On this day in economic and financial history...
Today we reflect on Black Tuesday, Oct. 29, 1929, when the Dow Jones Industrial Average (DJINDICES:^DJI) crashed nearly 12%. At the time, it was the second-worst fall in its history next to Black Monday, which had shaved more than 13% off the index only the day before.
At this point in the Great Crash, the Dow had lost 40% of its value. The end of this brutal decline wouldn't come until the summer of 1932, by which point the Dow had lost 82% more of its value since the end of Black Tuesday, leaving the economy decimated. But on Black Tuesday, many refused to believe that the situation could get worse.
The Kansas City Star wrote, "Now that the inevitable deflation has come, business conditions remain essentially sound. ... The way is prepared for a further advance in industry."
"The sagging of the stocks has not destroyed a single factory, wiped out a single farm or city lot or real estate development," claimed the New York News. "All those things are still there."
The New York World wrote, "However sour things may look to individuals at the moment, the country has not suffered a catastrophe."
Meanwhile, the Baltimore Sun wrote, "The stock market crash is the result of many forces, most of them transitory, and all of them combined incapable of upsetting the firm base of prosperity."
"The country is in reality no poorer than it was before the boom set in," claimed the Des Moines Register. "We may look forward confidently to a much saner and much safer financial winter than promised a few weeks ago."
The Davenport Times wrote: "The nation is economically sound. Now, not a month ago, is the time to be bullish on America."
The Chicago Herald and Examiner wrote, "It is difficult to believe that financial shoppers in this country and abroad will not take advantage of the low prices at which the very best of securities are selling."
The St. Louis Globe-Democrat claimed that "The country is too well fortified by its business and financial conditions to be materially disturbed. ... Conditions have never been more favorable than they are at this time."
Other major newspapers, including the Troy Morning Herald and the Louisville Courier-Journal, followed suit, proclaiming the end of the decline and the beginning of a new bull market.
Albert Conway, New York State superintendent of insurance, declared that lowered stock prices had now made them "suitable investments for large insurance companies." Robert S. Brinker, president of United States Shares Financial, agreed, saying, "We have been substantial purchasers in today's market."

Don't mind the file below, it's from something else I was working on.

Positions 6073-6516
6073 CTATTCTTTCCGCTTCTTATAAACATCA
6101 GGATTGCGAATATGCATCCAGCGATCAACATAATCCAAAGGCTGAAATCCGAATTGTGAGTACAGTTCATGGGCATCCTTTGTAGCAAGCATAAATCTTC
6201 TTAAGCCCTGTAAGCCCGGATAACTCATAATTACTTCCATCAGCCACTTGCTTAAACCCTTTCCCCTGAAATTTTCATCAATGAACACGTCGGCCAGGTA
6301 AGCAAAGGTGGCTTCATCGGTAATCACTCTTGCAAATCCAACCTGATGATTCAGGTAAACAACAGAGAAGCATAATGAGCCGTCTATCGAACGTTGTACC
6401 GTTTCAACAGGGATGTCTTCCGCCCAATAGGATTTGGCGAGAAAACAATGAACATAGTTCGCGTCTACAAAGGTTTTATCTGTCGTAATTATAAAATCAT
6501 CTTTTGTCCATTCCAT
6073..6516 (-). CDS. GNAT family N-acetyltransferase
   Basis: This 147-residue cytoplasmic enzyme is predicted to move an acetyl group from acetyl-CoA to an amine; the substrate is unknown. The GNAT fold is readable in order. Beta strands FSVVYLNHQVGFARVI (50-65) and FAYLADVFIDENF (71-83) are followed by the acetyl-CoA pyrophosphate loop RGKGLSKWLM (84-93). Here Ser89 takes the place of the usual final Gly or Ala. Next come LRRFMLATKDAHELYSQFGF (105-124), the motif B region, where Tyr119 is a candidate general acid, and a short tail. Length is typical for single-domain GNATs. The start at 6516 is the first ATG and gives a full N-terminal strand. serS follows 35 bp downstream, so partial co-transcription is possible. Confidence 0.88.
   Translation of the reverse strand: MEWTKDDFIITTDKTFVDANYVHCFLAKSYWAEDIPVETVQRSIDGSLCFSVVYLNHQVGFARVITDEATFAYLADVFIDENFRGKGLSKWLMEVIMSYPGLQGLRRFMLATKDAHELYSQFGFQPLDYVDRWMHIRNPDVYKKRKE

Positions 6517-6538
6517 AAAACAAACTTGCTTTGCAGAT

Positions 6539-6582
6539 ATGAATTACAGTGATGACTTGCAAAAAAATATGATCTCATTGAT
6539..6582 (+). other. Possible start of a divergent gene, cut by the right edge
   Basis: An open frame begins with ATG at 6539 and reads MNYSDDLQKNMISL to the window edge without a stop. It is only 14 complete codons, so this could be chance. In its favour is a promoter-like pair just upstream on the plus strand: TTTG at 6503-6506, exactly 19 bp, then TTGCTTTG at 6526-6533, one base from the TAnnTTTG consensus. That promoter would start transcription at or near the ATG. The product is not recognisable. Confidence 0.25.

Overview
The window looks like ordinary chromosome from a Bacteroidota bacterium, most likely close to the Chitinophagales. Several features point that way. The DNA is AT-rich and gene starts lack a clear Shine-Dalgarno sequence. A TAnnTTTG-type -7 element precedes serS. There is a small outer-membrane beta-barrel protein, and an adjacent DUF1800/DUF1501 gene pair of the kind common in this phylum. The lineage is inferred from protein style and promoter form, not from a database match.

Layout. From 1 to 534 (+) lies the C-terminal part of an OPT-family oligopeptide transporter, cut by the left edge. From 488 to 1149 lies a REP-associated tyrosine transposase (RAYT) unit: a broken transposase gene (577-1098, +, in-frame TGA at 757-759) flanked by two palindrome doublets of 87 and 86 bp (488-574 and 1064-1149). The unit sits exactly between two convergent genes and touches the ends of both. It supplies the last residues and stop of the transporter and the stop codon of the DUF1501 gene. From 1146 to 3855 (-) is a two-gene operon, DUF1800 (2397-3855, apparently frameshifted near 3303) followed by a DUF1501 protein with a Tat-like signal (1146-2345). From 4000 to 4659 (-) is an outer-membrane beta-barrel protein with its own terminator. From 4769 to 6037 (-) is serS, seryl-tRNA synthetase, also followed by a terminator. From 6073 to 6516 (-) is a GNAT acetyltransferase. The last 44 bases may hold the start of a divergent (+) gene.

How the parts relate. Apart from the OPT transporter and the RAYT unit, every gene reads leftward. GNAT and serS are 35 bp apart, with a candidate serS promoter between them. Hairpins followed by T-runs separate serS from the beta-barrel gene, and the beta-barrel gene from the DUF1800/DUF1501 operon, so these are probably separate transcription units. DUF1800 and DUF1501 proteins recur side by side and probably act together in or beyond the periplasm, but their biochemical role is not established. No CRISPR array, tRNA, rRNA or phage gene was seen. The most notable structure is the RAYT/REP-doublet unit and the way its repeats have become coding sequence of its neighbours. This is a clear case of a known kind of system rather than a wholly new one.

JPMorgan (NYSE:JPM) president Thomas W. Lamont, a key figure in the market panic, told the Chicago Daily Tribune that "the feeling among the bankers is that the public is coming somewhat to its senses."
Towards the end of the day, "there was a wave of optimistic feeling among the brokers," wrote the Los Angeles Times. "Old traders 'felt it in their bones that the worst was over."
A few dared to be pessimists, but their opinions were buried in a flood of undeserved optimism. A record 16.4 million shares traded hands on the stock exchange floor on Oct. 29, 1929, destroying an estimated $9 billion in shareholder wealth. The drastic decline in stock prices caused some brokerage firms to reduce their margins to 25%, proving that they had learned absolutely nothing from 1929's credit-fueled boom and bust.
Your ability to access this article today stems directly from two letters sent between UCLA and the Stanford Research Institute on Oct. 29, 1969. The first ARPANET communication attempted to transmit the word "login" but only managed "lo" before crashing. When these two letters showed up on the tape at Stanford, it signaled the start of a computerized world that would eventually revolutionize every aspect of modern life.
The technology behind ARPANET was essential in the later development of the Internet. Cisco (NASDAQ:CSCO) built its entire business on ARPANET's legacy, but every Dow component -- and really, every modern corporation in the world -- now makes use of computer connectivity to streamline operations and improve its ability to respond to new challenges.
Wal-Mart (NYSE:WMT), for example, became the largest retailer in the world on the strength of its connected inventory-management system, which is fast and precise enough to determine which items customers stock up on -- it's Pop-Tarts, apparently -- when a hurricane's a-blowing.